outside Italy because its cathedral, St. John the Baptist, holds the shroud believed to have wrapped Jesus. It is, however, also a key city in Italy’s history. In 1861 it was the first capital of a unified Italy and the home of Italy’s royal family.

So, two Italian capitals are now governed by women, both members of the Five Star Movement. These two stars are sure to create a new wind in Italy’s capital cities. Will it blow throughout the country?

Maria Harper-Marinick – First Woman Chancellor of Maricopa Community College

MARIA HARPER-MARINICK        Maria Harper-Marinick was recently appointed chancellor of Maricopa Community College, the First Woman to hold that position. She is also the first Latina higher-education chancellor in Arizona.

        Her background prepared her extensively for the position. She had served as Executive Vice President since 2010, overseeing much of the university’s operations. Her three primary focuses were on planning, student support and improving the stature and recognition of the college. Her focus was local, national, and international and she served in multiple organizations to achieve that agenda.

        A native of the Dominican Republic, Harper-Marinick came to Arizona as a Fulbright Scholar in 1982. Both her doctorate and master’s degrees are from Arizona State University. Even before she became Executive Vice President, Harper-Marinick was chosen the Maricopa Community College’s District Office Woman of Distinction, one of many awards and recognition for her work.

        Since Hispanics constitute almost a third of the population of Arizona and Maricopa County, her selection feels, to this outsider, like a reasonable choice. The appointment, however, was not without controversy. It seems some board members argued that the process was flawed since someone from inside was hired.

        When I worked at the University of California back in the 1970’s, higher education institutions revamped their hiring process to assure a “fair” system. All positions had to be announced publicly and, after a thorough search, the “best-qualified” candidate would be hired, without regard to gender or ethnic background. While this sounded equitable, it had the effect of stifling advancement for women within their own institutions, as there was almost always a man from outside the organization who had already served in the advertised position at another institution, making him the best qualified for the position.

        Given my experience, I am not surprised that this debate persists, but I am excited to see a woman promoted from within. It is time for women to be placed in positions for which they have demonstrated preparation, as has Maria Harper-Marinick.

First Women in Time’s 100 Most Influential People of 2016

TIME        Time magazine often highlights First Women in its annual list of 100 Most Influential People and this year was no exception. It is a pleasure to feature them on this blog posting, but also of interest is noting which people were selected by Time to write the profiles for the First Women. Three of these profilers hold firsts as well, two women and one man.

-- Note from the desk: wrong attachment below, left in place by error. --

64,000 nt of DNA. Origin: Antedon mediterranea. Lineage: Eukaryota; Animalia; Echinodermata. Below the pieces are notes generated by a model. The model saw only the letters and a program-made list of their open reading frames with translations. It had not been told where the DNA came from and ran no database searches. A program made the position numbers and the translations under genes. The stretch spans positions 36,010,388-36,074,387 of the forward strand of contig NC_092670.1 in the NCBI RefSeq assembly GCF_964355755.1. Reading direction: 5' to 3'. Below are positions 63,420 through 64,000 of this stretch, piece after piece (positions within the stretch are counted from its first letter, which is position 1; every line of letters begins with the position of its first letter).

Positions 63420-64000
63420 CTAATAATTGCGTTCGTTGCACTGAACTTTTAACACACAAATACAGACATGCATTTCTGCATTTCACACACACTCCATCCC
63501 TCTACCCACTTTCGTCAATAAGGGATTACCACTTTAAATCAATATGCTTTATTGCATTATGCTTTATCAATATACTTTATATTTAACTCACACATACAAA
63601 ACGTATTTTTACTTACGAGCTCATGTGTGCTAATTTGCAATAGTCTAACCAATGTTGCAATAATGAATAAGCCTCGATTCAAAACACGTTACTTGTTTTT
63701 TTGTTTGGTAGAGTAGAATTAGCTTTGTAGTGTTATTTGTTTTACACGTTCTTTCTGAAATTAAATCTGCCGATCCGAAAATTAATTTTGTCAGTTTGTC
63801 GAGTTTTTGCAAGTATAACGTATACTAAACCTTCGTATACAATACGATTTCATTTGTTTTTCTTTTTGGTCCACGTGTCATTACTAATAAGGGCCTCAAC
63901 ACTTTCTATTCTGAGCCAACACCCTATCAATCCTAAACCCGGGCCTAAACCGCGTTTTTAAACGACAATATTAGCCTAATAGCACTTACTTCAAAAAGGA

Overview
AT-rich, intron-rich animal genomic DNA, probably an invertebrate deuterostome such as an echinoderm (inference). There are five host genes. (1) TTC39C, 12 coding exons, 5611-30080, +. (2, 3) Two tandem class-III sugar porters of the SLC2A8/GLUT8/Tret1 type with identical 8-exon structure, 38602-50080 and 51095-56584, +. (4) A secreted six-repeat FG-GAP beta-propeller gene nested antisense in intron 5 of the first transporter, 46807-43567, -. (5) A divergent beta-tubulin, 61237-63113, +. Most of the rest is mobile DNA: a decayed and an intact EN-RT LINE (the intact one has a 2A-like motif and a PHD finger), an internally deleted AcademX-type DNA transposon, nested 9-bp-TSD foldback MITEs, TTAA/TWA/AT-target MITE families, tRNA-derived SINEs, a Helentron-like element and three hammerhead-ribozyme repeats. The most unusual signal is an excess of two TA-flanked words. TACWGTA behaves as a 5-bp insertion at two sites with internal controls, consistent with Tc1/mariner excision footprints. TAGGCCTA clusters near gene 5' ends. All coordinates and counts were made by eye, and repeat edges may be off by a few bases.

The one exception is the article on Angela Merkel, the first Chancellor of Germany. Honored for her work in accepting refugees, she was praised not by a First Woman but certainly by a powerful one: Samantha Power, U.S. Ambassador to the United Nations.

Ibtihaj Muhammad, an observant Muslim, was also featured. The First Woman to compete in the Olympic Games wearing her hijab, she will represent the United States States in the fencing competitions.


               The article on her was written by Keith Ellison, a Democrat from Minnesota, who was the first Muslim elected to Congress.

Christine Lagarde is also featured. As Managing Director of the International Monetary Fund, she coordinates 100 nations in determining financial policies and assuring financial security. She was the First Woman to attain that position. She was also the First Woman to serve as Finance Minister in France, the First Woman in any developed country to reach that position. In the United States no woman has ever served as Secretary of the Treasury.

The article on Christine Lagarde was written by Janet Yellen, the First Woman Chair of the Federal Reserve System. Two years ago, when Janet Yellen was featured as one of the top 100, it was Christine Lagarde who wrote the article about Yellen’s achievements.

Another First Woman featured is Lori Robinson. At the time of publication Time could only anticipate the four-star general’s confirmation as the First Woman combatant commander. (She assumed the position on May 13, 2016.) She had previously led U.S. air forces in the Pacific, but now is the top general for military operations in North America with added responsibility for homeland security. It is one of the most senior positions in the U.S. military.

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        The article about her was written by Tammy Duckworth, a former Army helicopter pilot in Iraq. Currently a U.S. Representative from Illinois, she is the first Asian American Woman elected to Congress from Illinois and the First Woman disabled veteran to be elected to the U.S. House of Representatives.